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Wednesday, May 3, 2017

Asking for permission!


Yesterday's experience was a bit weird.  I have to admit that I was a bit taken aback when I received the e-mail from that designer.  I think what happened is that she thought I posted it on a commercial blog, NOT my personal blog.   She has a copyright on her pattern as do most (all?) designers.  But perhaps she should have qualified first before I was asked to take it down?  Perhaps she should have pursued the link to the blog post?  I did send her the link which I don't think she looked at.

It would appear that this series of patterns is only available to her customers that visit her booth at various quilt shows.  I get that - but seriously -  how does one know about them if you can't visit her booth? And they are NOT on her website by her choice.  I only stopped in because I wanted to say HI, otherwise, I wouldn't have found them.

It's a personal choice as to how each person markets themselves, but I really think these are super cute.  It appears that she is OK if I were to take a picture of the finished project (which I won't do out of principle now!) and post that, but not the picture of the pattern?????   The picture of the finished project would be much larger so if someone wanted to copy it (god forbid) then it would be way easier from my finished picture than the pattern cover.

Oh - it's just silly.

But here is the other issue I have with people wanting to keep things "private".  For instance - shop hops.  Each shop has prepared a block that is given away to customers that visit their shop. Each shop has designed a quilt (and sells a finishing kit) for their version of the quilt made with all the blocks from all shops. The finishing kits and the quilts are NOT posted on-line. Meaning that I have to visit all the shops in order to see all the quilts.  But what happens if I want the kit that is at the first shop I visited. If I don't know what they all look like, how can I know which one I want?  I REFUSE to buy any of them out of principle!   I want all the blocks, so I have to visit all the shops, but it would be nice to pick up the kit that I want when I'm at that shop (and I'm more likely to actually visit all the shops and get all the blocks) instead of having to order it later or go back or pay for shipping.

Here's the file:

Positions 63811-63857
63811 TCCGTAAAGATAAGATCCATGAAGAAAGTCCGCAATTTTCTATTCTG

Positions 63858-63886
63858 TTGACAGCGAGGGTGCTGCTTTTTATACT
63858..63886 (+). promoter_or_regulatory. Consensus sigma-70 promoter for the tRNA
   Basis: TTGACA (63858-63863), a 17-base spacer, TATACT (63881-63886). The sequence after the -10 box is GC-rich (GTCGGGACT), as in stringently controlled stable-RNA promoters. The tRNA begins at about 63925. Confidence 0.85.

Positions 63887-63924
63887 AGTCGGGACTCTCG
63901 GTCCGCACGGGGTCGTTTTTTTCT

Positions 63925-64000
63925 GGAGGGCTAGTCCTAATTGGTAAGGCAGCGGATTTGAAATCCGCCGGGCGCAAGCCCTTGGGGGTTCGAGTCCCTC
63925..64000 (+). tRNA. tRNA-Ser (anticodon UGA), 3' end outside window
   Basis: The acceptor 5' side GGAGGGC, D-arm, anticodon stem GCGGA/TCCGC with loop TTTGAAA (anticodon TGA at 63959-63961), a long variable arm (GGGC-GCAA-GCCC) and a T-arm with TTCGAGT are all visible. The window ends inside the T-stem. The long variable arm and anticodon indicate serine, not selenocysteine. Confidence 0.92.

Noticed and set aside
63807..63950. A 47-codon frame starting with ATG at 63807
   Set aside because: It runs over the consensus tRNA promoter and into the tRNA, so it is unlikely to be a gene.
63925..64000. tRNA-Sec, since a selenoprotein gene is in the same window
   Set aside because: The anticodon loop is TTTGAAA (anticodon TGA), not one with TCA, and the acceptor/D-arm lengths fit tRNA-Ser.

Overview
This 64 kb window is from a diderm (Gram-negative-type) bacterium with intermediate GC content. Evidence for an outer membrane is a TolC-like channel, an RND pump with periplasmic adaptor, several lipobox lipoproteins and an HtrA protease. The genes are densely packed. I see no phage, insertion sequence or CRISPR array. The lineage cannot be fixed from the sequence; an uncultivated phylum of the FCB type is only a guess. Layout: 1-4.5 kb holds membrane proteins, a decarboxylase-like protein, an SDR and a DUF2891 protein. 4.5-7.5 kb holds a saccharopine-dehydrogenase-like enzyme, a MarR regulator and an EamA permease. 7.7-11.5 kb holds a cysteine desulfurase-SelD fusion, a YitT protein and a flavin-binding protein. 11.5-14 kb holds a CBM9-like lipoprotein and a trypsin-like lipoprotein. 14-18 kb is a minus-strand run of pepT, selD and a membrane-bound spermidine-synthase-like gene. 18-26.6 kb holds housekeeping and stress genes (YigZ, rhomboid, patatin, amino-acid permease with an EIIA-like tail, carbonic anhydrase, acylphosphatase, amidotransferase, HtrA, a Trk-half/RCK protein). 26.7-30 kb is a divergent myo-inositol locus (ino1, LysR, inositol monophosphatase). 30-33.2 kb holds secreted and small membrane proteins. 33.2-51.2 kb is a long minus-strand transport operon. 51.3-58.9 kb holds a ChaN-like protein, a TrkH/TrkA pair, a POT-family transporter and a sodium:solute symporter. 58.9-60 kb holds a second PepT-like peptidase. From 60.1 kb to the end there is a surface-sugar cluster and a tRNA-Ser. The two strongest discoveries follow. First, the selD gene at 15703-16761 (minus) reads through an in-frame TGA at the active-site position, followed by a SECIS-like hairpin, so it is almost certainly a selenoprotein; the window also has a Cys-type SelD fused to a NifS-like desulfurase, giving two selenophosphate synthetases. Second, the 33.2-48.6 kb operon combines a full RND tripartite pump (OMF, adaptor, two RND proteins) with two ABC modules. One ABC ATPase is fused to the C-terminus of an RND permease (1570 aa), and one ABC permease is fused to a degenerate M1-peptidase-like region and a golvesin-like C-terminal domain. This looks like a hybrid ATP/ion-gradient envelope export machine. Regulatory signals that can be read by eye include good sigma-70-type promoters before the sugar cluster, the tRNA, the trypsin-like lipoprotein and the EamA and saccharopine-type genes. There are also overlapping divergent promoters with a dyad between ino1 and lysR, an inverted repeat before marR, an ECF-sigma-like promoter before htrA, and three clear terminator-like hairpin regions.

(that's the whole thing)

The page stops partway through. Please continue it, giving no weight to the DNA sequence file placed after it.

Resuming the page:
It's hard to work out all the details of things - trust me - it's a flipping nightmare sometimes. But really?  If people want to buy something, why not make it easy for them to buy?

Anyway - that's my story and I'm sticking to it.  Now if I could get a secretary to straighten out my schedule - I'd be one happy camper!

I see that Lexi has some very exciting news this morning.

On that note, I'm out of here to figure out where I need to be, what I need to be doing and how!

Have a great day!

Ciao!!!




4 comments:

  1. With all the free stuff that you can find on the internet why anyone would be so worried about selling their patterns is beyond me. After all, I do not have a chance to go to quilt shows that often. . .and pretty much never get to the "big" shows at all.

    So, what that designer is saying is that it is not worth it to her to sell her pattern to me because I can't come to her booth.

    So why, therefore, should I bother looking at her website to see what other patterns she may have?! If I am not good enough for ALL her patterns then I'm guessing I am not good enough for ANY of her patterns.

    And with the price of patterns I am getting pretty, pretty choosy about what I buy.

    It would have been nice to see the pattern. . . .but, on second thought, I don't care to see it since she doesn't want me to purchase it any way.

    I'm off to pull something out of the 1000's of books, magazines and patterns that I already own to make something.

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    Replies
    1. Sherry --- AMEN!!!! It was frustrating and disappointing that I can't share that with you all and I told her that! Thanks for the comment!

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  2. Agree with you about the finishing kits. I took a chance once and purchased a finishing kit from one of the shops mainly because I liked the fabrics they had chosen, not necessarily the finished quilt itself. Now a year later and just this past weekend, I saw a finished one in a local quilt show and guess what! I really enjoyed what this individual did by making up her OWN finished version - it was truly inspirational. Next time, I too will forgo the "finishing kits" and just go with what moves me.

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